Rival factions have agreed in principle to have one oil organisation for strife-torn Libya, the foreign minister in the new U.N.-backed, national unity government said on Tuesday.
The West is counting on the unity government to gradually end armed anarchy in the OPEC member state, tackle Islamic State militants and stop new flows of migrants across the Mediterranean to Europe, though the new leaders still lack effective control over the capital city Tripoli.
“These institutions can only be managed centrally. That’s why it was agreed that both institutions from east and west be united, so that there is only one oil company, one investment company and one central bank,” Foreign Minister Mohammed Siyala told reporters in Vienna.
“The first steps to achieve this are being taken now, there is an agreement on the basic points and principles and now we’re waiting for the implementation.”
Libya, an OPEC member, will resume oil shipments from the port of Marsa El Hariga after a deal reached at talks in Vienna between rival oil officials representing the east and west of the country, Libyan oil sources said on Monday.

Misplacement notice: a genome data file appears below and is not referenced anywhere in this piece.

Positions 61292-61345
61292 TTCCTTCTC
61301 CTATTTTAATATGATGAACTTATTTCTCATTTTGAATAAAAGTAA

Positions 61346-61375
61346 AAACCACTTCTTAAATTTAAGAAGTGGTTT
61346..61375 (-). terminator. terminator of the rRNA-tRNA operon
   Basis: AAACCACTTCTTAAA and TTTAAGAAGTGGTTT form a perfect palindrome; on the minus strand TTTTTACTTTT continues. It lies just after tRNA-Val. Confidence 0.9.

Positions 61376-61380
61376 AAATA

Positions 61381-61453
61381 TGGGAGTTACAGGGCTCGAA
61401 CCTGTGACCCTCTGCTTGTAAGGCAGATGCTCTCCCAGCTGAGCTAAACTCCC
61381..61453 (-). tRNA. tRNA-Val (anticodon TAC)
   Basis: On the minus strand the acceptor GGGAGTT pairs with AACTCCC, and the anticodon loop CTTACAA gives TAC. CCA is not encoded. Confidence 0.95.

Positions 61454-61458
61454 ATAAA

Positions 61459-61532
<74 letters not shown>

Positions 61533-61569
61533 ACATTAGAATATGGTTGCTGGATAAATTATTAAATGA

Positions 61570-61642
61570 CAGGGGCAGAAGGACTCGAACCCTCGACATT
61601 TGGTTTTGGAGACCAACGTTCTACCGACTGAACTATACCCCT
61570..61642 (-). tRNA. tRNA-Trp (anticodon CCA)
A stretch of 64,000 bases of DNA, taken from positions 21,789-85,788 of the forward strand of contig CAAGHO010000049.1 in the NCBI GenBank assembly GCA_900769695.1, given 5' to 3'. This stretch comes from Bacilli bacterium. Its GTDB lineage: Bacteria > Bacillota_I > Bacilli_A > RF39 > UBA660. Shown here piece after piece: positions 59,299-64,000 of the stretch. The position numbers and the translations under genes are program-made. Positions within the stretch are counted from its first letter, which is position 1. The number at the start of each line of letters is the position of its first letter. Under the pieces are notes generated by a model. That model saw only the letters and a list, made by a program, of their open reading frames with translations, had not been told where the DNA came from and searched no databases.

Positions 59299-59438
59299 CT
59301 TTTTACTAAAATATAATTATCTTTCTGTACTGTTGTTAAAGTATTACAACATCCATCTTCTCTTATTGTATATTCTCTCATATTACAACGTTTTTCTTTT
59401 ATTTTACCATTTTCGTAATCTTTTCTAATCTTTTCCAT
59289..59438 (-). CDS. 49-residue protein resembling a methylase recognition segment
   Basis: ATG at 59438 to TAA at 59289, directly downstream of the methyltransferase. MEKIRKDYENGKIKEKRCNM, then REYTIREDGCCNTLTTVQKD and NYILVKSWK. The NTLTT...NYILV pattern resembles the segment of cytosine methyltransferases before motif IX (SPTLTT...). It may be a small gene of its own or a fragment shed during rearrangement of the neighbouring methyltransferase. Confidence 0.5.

Exports from Marsa El Hariga have been blocked for two weeks due to a standoff between the rival national oil corporations in the east and west of the vast OPEC member state.
Asked on Tuesday about the time frame for the first oil exports, Siyala said:
“You know that sanctions against Libya existed… Now it’s up to us. There is already a shipment from the official ports and with international agreement and under international rules and I believe that oil exports, be they from the eastern or western ports, will return to what they used to be.”